The Wisdom of Prohibition of Alcohol and Gambling in Islam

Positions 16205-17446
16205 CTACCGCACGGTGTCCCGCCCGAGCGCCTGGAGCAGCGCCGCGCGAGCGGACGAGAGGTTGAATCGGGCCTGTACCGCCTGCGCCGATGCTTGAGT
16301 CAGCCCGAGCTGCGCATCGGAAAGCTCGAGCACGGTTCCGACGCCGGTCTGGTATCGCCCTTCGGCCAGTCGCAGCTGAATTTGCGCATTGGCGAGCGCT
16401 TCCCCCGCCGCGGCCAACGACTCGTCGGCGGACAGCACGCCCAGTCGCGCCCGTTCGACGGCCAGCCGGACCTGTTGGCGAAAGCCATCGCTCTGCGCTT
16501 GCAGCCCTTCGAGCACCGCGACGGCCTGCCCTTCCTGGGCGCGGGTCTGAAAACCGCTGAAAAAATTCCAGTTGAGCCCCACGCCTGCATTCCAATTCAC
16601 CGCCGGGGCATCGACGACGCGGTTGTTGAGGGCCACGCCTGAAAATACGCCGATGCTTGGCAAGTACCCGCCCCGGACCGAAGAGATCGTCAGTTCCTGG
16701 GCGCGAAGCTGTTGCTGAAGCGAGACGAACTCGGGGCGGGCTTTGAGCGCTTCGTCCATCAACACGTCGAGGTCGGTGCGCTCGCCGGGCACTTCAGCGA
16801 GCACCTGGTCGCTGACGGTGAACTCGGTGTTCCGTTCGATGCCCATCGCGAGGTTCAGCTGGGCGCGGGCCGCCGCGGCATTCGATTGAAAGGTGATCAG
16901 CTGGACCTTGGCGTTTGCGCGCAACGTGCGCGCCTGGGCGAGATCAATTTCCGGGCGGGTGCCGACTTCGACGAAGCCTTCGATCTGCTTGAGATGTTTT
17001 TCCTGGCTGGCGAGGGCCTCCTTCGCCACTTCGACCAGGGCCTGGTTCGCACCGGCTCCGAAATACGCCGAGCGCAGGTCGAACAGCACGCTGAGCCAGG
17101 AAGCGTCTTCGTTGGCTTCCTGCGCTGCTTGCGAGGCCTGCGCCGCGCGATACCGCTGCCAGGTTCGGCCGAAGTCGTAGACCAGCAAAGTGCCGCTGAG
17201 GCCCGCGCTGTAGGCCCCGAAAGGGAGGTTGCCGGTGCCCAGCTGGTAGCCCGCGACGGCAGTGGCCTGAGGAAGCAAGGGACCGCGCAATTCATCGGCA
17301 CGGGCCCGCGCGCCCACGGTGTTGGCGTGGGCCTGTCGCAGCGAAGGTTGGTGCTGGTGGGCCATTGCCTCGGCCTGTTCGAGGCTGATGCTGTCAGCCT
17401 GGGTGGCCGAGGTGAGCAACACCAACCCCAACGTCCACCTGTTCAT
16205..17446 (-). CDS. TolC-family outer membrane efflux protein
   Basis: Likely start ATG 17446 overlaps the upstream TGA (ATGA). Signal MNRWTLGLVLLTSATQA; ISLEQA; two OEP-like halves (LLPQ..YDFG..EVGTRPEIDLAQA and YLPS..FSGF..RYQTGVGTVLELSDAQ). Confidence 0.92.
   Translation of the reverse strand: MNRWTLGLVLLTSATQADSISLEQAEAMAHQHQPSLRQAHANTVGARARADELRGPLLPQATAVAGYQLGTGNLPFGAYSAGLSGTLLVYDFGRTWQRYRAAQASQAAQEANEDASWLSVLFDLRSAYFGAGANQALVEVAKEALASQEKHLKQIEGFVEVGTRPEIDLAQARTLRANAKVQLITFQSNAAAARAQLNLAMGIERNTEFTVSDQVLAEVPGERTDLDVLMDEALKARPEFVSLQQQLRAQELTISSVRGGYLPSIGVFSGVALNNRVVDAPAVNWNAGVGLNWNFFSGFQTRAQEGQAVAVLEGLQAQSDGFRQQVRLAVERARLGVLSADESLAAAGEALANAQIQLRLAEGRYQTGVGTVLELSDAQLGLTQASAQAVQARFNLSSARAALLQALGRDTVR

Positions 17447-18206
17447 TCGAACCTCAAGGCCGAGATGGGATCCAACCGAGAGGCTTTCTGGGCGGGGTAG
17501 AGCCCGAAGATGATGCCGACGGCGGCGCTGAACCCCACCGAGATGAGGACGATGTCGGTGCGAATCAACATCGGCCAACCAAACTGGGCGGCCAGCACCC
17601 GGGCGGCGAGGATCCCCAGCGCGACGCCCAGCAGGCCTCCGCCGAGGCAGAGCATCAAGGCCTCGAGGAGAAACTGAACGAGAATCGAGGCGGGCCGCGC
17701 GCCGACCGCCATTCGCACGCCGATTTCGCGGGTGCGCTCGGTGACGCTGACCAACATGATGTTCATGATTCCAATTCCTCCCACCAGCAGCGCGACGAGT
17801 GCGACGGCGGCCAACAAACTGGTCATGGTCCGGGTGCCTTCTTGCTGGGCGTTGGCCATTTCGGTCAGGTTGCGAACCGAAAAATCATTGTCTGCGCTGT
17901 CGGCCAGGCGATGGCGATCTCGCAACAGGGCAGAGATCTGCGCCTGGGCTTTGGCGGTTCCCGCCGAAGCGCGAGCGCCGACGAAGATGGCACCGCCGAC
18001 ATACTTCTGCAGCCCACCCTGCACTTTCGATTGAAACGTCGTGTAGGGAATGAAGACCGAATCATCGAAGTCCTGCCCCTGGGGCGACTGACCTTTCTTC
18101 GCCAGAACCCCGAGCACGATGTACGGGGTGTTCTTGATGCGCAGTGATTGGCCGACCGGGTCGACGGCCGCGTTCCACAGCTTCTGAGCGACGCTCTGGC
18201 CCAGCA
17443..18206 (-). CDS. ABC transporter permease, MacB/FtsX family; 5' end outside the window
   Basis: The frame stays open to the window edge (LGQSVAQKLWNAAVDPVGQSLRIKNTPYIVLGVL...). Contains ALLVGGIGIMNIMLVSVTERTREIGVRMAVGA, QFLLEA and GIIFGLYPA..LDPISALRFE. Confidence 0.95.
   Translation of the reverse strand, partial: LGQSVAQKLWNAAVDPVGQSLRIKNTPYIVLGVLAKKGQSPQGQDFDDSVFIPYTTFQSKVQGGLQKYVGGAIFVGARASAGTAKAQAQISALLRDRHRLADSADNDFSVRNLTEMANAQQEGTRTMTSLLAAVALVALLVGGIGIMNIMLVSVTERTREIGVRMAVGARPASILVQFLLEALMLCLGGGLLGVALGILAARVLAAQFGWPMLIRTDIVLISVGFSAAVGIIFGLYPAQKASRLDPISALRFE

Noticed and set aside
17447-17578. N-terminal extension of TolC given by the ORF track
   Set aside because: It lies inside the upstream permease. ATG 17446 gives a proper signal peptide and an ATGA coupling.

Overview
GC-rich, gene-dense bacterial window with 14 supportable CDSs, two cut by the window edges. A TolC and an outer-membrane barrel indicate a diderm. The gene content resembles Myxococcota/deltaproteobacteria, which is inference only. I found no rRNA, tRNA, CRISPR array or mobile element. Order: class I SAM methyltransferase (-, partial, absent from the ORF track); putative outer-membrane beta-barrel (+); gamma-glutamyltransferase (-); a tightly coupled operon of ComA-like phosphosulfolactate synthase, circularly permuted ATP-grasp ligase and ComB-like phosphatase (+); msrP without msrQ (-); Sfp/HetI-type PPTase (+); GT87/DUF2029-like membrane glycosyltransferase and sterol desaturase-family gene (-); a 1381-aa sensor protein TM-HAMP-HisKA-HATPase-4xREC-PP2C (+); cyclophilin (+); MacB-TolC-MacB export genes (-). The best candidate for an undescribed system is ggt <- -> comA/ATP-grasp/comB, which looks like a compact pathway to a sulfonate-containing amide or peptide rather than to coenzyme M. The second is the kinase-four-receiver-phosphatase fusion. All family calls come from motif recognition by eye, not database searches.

The Qur'an, seeking to preserve the jurisdiction of reason in morality, thus has kept morality immune to all that might vitiate its judgment in matters of faith or morals. Consequently, it has regarded alcohol and gambling as anathema, the inspiration of the devil. Even though they might bring some advantage in their wake, their crime and evil are greater than their advantage; hence, they ought to be avoided. Gambling, for instance, takes such possession of the mind of the gambler that its victim can think of nothing else and can make no other use of his time. It tempts him away from the fulfillment of any moral obligation. On the other hand, alcohol dissolves reason as well as wealth, to use the terms of `Umar ibn al Khattab when he prayed that God might reveal His judgment in its regard. It is natural for the mind to err in its judgment when intoxicated; it is easy for the mind, once it has gone astray, to tolerate the pursuit of crime and evil instead of warning man against them.